Mind the Gap: greater transparency on pay as a trigger for change

The debate on gender diversity and the gender pay gap has served to highlight the varying views that exist in terms of the impact that increased transparency can have. Whether you agree with the government’s decision to require larger companies to publish their pay gap or not, the decision has forced debate as to the impact that reporting can have and, more importantly, the ways in which meaningful and sustained changed can be delivered.

Deloitte supported the Prime Minister’s proposals to require larger companies to publish their gender pay gap and we published our own data in 2015 in our annual Impact Report. For us this was a critical step in showing that we are serious about the issue of tackling gender diversity in our firm. While our gap did not surprise us and in reality confirmed what we knew, it enabled us to confirm that we are focusing on the right actions, namely: attracting more women into our firm; enabling their development; and providing an environment within which they can balance a successful career with life outside work. Our gap stands at 17.8% (around 1.3% below the national figure), but the pay gap between male and female employees at each grade is significantly lower, at 1.5% on average.

“publishing our gender pay gap was a critical step in showing that we are serious about the issue”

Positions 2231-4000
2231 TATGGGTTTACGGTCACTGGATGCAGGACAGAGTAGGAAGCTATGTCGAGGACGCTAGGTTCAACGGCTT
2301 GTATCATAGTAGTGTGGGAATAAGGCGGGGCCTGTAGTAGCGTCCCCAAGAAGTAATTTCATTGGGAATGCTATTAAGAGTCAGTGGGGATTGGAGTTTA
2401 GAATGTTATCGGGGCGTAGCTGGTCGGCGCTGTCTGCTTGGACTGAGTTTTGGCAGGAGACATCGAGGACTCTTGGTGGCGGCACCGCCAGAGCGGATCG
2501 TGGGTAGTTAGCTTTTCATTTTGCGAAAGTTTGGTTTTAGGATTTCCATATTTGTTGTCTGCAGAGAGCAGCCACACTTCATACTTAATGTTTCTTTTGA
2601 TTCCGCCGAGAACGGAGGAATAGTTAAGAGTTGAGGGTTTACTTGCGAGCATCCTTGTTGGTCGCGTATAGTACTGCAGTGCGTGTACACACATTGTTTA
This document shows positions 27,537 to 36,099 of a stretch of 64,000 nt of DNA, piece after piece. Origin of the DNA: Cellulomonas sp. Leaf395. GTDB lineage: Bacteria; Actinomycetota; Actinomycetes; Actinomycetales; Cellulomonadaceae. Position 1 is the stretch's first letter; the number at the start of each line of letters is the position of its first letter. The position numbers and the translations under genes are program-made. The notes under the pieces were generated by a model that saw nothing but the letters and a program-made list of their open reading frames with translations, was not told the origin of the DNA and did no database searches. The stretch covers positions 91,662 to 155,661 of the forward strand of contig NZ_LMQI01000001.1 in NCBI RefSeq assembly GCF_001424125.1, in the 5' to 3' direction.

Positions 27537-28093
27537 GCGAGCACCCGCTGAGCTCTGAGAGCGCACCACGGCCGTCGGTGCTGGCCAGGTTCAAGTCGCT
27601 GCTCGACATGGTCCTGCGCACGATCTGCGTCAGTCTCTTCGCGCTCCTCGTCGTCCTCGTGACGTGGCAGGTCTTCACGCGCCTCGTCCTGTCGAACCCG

While our organisation sees gender diversity as a key business priority, I am in no doubt that attaching a number further focuses the attention. It has allowed us to once again clearly communicate our priorities and the progress we are already making; it also enabled us to re-state where we need to get to and the clear actions that we need to take to get there. We have published these actions on our intranet for all our people to see and we regularly report on our progress against these – for example, at the end of 2014 we stated in this plan that we would conduct a feasibility study for a return to work internship programme for women who have been out of the workplace for two years or more. Last September we welcomed our first cohort of these women for a 12 week internship (with over half of them going on to find a permanent role in the firm) and we look forward to welcoming our next cohort this coming September.

Alongside these consistent actions, however, sits the clear need for us to ensure that our culture is one where women are able to succeed without compromising their family and other commitments – thus we continue to work hard on our respect and inclusion and agile working initiatives.

“there is a clear need for us to ensure that our culture is one where women are able to succeed”

Reporting our gender pay gap has been a positive experience for us. Our staff and other stakeholders have had nothing but positive comments and it has made it possible for us to continue to tell our story in a more meaningful and fully transparent way.


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